I love Monopoly and have sets from various countries. South Korea has two versions, released in 2008 and 2009. In the first version the expensive green and purple blocks are filled with Seoul areas. Here is the equivalent: Regent Street – Sinchon 신천, Oxford Street – Yeouido 여의도, Bond Street – Jamsil 잠실, Park Lane – Myeongdong 명동 and Mayfair – Gangnam 강남.
The updated 2009 version lists sites from around the country with the equivalent of Park Lane – Incheon Metropolitan City 인천 광역시 and Mayfair – Seoul Special City 서울특별시. More information here.
Seoul has changed a lot in the past 10 years and I would say that if a Seoul-only version of Monopoly is made now, the London-Seoul equivalent would need a big rethink. Maybe that will be a challenge for me when I have some free time.
Yeouido is where we spend the afternoon, which is not like Bond Street at all (maybe in retail value but certainly not in space). Yeouido Park is popular in Spring as the riverside here is lined with cherry blossom trees.
Observing the picnickers here, I pointed out to Mr Gochugaru that the British do things the hard way. It is so much easier here as you can rent picnic blankets and bicycles, and food is delivered to your exact picnic spot. I think if I lived here, my home-made smoked salmon sandwiches and sausage rolls will be thing of the past. Unless, of course, I set up my own delivery service!
The Han River 한강 is around 514 kilometres long and bisects Seoul Capital Area into northern and southern parts. Around 30 bridges cross it and here is a map if you want to count the bridges (quite a fun activity). On our way to the airport, we saw the partly-constructed World Cup Bridge.
Mr Gochugaru had his own observation: You know the scenes in Korean dramas where the guy drives right up to the river’s edge [to meet the girl, have a good cry, contemplate his life, have a fight with the other guy, break up with the girl, make up with the girl etc]…that’s not possible. You have to park your car in the car park first.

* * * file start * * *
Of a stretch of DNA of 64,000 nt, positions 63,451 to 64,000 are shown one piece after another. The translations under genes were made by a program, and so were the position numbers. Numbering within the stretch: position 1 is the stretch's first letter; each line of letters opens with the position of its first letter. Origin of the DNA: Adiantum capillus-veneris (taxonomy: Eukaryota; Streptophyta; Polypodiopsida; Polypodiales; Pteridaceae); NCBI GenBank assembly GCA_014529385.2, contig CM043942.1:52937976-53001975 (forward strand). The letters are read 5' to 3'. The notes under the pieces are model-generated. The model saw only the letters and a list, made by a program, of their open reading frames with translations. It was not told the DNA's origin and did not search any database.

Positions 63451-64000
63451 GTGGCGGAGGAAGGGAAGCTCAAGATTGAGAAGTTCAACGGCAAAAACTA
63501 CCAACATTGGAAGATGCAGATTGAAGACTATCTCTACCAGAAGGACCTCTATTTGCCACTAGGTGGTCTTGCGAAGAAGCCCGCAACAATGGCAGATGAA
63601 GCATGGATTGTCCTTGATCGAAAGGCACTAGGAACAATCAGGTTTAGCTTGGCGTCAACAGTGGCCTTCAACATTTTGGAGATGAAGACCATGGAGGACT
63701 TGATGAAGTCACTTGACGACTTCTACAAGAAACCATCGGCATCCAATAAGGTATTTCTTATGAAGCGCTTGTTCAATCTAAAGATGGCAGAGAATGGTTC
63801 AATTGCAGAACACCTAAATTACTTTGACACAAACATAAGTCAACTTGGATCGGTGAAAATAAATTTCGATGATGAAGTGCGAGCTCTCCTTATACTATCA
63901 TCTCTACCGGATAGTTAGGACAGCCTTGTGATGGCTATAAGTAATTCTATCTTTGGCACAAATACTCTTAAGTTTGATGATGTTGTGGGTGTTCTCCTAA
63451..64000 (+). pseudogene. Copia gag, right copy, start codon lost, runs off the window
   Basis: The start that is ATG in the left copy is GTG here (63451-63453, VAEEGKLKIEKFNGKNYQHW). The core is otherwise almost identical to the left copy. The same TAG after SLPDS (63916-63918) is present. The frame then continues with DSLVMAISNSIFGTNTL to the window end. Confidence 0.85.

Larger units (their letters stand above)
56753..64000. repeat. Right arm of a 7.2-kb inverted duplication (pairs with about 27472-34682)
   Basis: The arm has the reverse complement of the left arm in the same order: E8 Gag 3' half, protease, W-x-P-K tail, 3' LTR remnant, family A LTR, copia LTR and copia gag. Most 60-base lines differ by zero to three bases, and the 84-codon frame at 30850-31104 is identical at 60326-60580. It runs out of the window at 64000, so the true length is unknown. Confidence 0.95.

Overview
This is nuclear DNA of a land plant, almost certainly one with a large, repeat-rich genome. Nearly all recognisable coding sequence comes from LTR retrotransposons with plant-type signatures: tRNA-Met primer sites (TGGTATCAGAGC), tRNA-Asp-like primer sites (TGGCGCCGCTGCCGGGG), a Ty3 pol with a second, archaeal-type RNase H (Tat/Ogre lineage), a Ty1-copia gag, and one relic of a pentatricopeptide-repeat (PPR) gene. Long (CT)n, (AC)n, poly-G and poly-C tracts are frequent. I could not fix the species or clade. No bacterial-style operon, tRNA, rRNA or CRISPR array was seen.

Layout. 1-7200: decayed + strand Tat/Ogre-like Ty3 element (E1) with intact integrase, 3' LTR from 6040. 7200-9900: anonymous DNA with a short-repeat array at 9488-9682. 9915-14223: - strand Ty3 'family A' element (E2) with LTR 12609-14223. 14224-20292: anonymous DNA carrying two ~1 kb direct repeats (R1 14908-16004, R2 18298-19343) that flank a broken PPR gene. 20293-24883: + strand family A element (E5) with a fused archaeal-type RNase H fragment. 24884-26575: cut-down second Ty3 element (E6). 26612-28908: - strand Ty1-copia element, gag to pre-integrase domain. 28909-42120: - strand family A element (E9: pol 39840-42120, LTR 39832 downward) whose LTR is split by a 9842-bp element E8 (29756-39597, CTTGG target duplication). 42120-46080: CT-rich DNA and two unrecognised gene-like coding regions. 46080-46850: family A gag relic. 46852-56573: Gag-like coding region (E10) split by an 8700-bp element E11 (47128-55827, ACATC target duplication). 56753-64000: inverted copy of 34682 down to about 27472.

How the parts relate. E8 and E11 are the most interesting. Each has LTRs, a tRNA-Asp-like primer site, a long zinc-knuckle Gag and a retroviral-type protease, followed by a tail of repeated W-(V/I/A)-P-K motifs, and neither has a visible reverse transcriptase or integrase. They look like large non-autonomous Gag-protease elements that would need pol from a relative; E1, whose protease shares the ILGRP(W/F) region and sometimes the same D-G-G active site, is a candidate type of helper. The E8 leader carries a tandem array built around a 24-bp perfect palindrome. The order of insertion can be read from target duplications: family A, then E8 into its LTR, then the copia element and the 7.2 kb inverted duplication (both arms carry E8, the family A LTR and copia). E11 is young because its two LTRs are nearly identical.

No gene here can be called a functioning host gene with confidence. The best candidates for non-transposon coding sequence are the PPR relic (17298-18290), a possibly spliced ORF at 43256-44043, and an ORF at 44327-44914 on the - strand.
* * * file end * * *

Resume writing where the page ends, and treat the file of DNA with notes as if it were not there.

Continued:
Yes, trust the Koreans to be so organised.
There are 12 parks along the river with each park featuring a different activity. Cycling is popular in Yeouido Park 여의도공원
South Korea ranks number 4 in the world for Starbucks stores per capita. In Seoul alone there are around 450 stores and you can locate the one nearest to you here. The largest Starbucks store in South Korea is located Jongno Tower in central Seoul.
Compared to Kuala Lumpur, which is my only Starbucks point of reference, the service in the Seoul outlets is much better, the clientele less noisy, the products more imaginative and the food tastier. The calories, though, are the same worldwide.
Sharing a venti-sized cherry blossom latte
There is a lot more to write about Seoul, of course, and this is a snapshot based on what we covered today. I haven’t even started on the subway system or the restaurants. Whether I will still love Seoul after living here for three months is really an academic question. However I can say for certain that I will definitely not be bored as there are just too many things to see and do here, and of course there is a lot to think about.